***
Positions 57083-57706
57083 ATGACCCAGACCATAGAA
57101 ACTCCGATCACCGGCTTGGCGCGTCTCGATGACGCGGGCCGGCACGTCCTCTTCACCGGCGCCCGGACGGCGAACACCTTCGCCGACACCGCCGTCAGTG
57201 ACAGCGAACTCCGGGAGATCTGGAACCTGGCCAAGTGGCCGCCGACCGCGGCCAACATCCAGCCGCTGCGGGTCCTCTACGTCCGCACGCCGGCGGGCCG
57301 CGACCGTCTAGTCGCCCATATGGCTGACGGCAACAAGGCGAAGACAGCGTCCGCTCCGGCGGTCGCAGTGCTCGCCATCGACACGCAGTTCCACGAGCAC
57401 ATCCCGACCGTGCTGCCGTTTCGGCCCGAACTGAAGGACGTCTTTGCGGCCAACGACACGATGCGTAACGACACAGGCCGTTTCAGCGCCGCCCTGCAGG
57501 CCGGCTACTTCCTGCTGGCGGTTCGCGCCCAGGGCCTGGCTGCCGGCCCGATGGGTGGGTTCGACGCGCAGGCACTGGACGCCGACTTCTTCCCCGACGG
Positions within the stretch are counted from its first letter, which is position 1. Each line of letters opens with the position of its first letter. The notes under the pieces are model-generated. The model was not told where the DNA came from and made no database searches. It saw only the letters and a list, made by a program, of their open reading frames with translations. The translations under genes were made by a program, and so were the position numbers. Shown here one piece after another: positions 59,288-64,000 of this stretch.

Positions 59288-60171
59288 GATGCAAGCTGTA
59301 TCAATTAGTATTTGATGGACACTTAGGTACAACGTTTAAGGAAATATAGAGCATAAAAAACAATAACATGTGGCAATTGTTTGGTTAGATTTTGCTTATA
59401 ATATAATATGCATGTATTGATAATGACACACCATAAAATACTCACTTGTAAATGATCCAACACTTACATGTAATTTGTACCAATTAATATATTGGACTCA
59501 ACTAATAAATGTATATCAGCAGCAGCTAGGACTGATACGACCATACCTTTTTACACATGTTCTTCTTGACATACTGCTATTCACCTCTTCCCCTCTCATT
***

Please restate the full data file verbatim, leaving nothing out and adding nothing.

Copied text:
Positions 57083-57706
57083 ATGACCCAGACCATAGAA
57101 ACTCCGATCACCGGCTTGGCGCGTCTCGATGACGCGGGCCGGCACGTCCTCTTCACCGGCGCCCGGACGGCGAACACCTTCGCCGACACCGCCGTCAGTG
57201 ACAGCGAACTCCGGGAGATCTGGAACCTGGCCAAGTGGCCGCCGACCGCGGCCAACATCCAGCCGCTGCGGGTCCTCTACGTCCGCACGCCGGCGGGCCG
57301 CGACCGTCTAGTCGCCCATATGGCTGACGGCAACAAGGCGAAGACAGCGTCCGCTCCGGCGGTCGCAGTGCTCGCCATCGACACGCAGTTCCACGAGCAC
57401 ATCCCGACCGTGCTGCCGTTTCGGCCCGAACTGAAGGACGTCTTTGCGGCCAACGACACGATGCGTAACGACACAGGCCGTTTCAGCGCCGCCCTGCAGG
57501 CCGGCTACTTCCTGCTGGCGGTTCGCGCCCAGGGCCTGGCTGCCGGCCCGATGGGTGGGTTCGACGCGCAGGCACTGGACGCCGACTTCTTCCCCGACGG
Positions within the stretch are counted from its first letter, which is position 1. Each line of letters opens with the position of its first letter. The notes under the pieces are model-generated. The model was not told where the DNA came from and made no database searches. It saw only the letters and a list, made by a program, of their open reading frames with translations. The translations under genes were made by a program, and so were the position numbers. Shown here one piece after another: positions 59,288-64,000 of this stretch.

Positions 59288-60171
59288 GATGCAAGCTGTA
59301 TCAATTAGTATTTGATGGACACTTAGGTACAACGTTTAAGGAAATATAGAGCATAAAAAACAATAACATGTGGCAATTGTTTGGTTAGATTTTGCTTATA
59401 ATATAATATGCATGTATTGATAATGACACACCATAAAATACTCACTTGTAAATGATCCAACACTTACATGTAATTTGTACCAATTAATATATTGGACTCA
59501 ACTAATAAATGTATATCAGCAGCAGCTAGGACTGATACGACCATACCTTTTTACACATGTTCTTCTTGACATACTGCTATTCACCTCTTCCCCTCTCATT